Many of the projects featured on hEDStogether involve co-creation, but this might be a concept many are not familiar with. To really appreciate what co-creation is and what it does, it deserves a blog post of its very own.
What is co-creation?
Co-creation is a philosophy and methodology based on the collective participatory process. The aim is to initiate a process of change, while involving various individuals in the ideation and development process. The goal is to produce a solution that is not only effective, but one that also ensures relevance, usability, availability and sustainability.
Or to put it more plainly, its simply about working together. Ensuring you involve the most diverse group of people possible throughout your project with a variety of backgrounds, skills, and a range of experiences. It is a recognition that everyone is an expert of their experiences, and have insights that are not just relevant, but may also be vital to the project’s success. By utilising this resource to its fullest extent, it allows for the development of possibly fresh, new, and novel ideas that may not have otherwise been created.
The necessity of co-creation however, is not just limited to facilitating a successful project outcome. Co-creation is important. People have a fundamental right to take part and have a say in the things that are being developed for them, and so they should be included throughout the entire process. By using and citing co-creation specifically within your methodology, it allows this important value to be embedded within the very core of your practice.
This principle, however, is not new or original. Involving people who receive, deliver, oversee or fund services or products is a concept that has been in practice for many years, especially in the field of design. Yet those that try to incorporate this method often don’t use it consistently, or to its full potential. It is more than just consulting people to see if something you have decided is good as a tick box exercise. It is about involving a range of people that can provide a barrier or success to the project right from the beginning when the ideas are being created and the problems to solve are being identified. It is not just about co-designing or co-producing something after you have decided what problem should be solved, although these aspects can be included in the co-creation process. Co-creation is a more overarching approach and way of working with people.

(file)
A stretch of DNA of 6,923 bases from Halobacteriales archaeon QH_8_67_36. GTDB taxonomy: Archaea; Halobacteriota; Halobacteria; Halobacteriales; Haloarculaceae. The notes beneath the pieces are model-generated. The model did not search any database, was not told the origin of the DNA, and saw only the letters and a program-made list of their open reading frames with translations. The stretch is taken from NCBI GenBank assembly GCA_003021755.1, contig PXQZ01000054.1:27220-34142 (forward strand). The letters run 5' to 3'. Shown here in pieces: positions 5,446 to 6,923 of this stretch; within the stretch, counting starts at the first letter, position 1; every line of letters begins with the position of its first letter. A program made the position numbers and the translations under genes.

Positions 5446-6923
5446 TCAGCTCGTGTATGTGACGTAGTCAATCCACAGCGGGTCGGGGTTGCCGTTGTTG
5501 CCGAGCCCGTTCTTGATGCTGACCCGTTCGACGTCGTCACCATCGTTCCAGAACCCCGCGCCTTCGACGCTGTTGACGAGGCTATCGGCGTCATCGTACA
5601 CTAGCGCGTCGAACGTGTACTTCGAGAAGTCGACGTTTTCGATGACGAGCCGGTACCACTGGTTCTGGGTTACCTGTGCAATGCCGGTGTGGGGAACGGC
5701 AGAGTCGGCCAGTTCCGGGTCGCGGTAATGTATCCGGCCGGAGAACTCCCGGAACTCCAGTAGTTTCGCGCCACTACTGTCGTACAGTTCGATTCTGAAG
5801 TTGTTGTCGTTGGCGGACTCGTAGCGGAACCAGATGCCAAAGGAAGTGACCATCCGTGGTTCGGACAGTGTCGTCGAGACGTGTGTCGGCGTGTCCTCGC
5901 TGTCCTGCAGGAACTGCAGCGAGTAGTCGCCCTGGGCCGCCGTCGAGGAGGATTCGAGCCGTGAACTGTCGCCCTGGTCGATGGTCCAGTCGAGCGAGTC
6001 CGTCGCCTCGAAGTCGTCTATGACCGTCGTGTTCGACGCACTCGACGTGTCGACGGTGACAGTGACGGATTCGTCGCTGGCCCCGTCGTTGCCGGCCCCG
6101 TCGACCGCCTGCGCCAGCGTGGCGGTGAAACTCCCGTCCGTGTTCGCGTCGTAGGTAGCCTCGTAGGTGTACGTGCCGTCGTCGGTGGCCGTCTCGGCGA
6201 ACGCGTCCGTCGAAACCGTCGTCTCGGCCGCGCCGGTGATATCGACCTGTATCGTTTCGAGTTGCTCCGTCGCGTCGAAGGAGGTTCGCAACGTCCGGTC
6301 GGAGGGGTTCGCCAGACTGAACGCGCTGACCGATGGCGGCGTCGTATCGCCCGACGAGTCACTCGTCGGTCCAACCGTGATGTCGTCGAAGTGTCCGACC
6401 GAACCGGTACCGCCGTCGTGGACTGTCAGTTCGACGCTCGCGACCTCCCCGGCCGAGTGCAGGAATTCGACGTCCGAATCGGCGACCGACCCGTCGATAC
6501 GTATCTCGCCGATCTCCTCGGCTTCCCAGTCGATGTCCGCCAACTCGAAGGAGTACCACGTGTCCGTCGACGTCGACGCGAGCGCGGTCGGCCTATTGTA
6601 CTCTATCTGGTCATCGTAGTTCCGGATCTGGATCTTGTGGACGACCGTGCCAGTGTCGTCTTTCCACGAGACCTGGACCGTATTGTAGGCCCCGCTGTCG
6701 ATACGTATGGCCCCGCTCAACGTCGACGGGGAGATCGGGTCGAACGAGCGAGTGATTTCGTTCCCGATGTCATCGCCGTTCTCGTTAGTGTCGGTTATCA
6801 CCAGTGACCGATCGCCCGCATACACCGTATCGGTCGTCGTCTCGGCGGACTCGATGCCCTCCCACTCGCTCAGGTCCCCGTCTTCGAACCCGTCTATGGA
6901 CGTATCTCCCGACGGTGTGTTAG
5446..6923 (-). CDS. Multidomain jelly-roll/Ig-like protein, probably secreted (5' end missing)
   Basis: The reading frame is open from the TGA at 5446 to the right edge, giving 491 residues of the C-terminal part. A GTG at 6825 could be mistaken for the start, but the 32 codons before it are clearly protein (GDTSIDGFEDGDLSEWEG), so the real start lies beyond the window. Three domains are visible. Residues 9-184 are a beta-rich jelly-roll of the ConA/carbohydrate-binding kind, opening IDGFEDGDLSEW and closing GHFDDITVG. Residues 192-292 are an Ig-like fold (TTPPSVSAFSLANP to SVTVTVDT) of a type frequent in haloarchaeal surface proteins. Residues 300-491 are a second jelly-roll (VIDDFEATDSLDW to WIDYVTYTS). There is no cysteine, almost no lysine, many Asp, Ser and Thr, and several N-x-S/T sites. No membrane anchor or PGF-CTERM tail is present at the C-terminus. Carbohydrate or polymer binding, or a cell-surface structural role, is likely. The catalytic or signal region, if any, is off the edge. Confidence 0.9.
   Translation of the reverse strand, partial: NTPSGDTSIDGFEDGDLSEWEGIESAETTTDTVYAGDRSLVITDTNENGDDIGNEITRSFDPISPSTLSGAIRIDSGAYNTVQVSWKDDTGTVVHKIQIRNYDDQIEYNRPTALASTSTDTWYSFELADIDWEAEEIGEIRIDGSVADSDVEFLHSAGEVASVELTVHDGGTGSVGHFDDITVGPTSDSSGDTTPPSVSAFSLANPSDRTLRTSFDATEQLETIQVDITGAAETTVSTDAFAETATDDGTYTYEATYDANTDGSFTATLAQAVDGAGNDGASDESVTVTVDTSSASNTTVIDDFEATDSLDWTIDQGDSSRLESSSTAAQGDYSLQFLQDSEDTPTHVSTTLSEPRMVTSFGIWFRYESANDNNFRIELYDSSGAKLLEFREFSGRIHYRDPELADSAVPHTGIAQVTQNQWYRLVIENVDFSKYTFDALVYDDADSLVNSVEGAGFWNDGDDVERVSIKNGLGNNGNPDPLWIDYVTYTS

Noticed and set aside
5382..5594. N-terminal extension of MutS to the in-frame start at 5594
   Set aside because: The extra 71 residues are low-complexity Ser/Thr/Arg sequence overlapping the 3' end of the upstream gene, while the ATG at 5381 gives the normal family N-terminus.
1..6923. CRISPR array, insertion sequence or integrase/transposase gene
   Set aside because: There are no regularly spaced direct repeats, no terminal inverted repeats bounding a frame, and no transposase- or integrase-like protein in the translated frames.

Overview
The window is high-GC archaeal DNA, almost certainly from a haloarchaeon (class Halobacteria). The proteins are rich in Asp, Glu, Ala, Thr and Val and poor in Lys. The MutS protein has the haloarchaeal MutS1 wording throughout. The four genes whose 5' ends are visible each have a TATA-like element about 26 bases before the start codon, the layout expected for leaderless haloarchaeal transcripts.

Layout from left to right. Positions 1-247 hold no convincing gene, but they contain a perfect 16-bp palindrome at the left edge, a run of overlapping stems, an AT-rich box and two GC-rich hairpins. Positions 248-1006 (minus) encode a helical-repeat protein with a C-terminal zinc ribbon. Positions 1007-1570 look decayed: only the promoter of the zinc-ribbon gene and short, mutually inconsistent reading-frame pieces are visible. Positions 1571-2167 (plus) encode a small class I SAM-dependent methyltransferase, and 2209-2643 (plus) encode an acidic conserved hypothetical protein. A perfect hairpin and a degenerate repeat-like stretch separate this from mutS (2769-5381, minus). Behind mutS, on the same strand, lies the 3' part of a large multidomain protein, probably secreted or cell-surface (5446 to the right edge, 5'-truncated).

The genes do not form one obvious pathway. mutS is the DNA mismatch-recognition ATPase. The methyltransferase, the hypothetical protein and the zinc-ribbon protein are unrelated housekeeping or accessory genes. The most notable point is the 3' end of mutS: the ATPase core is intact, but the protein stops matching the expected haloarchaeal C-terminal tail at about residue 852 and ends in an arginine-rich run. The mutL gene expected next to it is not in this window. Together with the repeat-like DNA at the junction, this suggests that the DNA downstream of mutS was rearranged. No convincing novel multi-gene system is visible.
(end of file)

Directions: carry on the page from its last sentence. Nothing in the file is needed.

How do I find out more about co-creation?
You can see examples of co-creation projects carried out within the hEDS together team through the co-creation of our maternity tools for people with hEDS/HSD and the co-creation of a cardiac rehabilitation service for people with PoTS.
If you would like to learn more about co-creation, Dr Gemma Pearce, who leads the hEDS together research group, is working with hEDS together members, Nikki Holliday and Paul Magee, to deliver an educational course called ‘CoCreating Wellbeing’. This is currently available to attend for free because it is funded by Erasmus+, the EU’s programme for training in the fields of health, education, youth and sport. It will be starting in June 2023 with online learning that can be completed at a time convenient to you, followed by a face-to-face day workshop on the 7th July at Coventry University. The course will include information about co-creation definitions, theory, top tips and how to actually do co-creation. The face-to-face day will also provide you with the opportunity to network with others interested in co-creation. If you would like to attend the course or find out more, please contact Nikki Holliday (Nikki.Holliday@coventry.ac.uk).
The CoCreating Wellbeing team are also in the exciting process of developing reporting standards for co-creation research. This will help to ensure that co-creation has quality standards agreed by co-creation experts. The aim Is to prevent people saying they have co-created something, when they have not done co-creation properly. You can find the protocol for this here.
You can learn more about the CoCreating Wellbeing project here, as well as find resources from the previous linked CoCreating Welfare project. These resources include keynote talks, educational materials and publications on co-creation.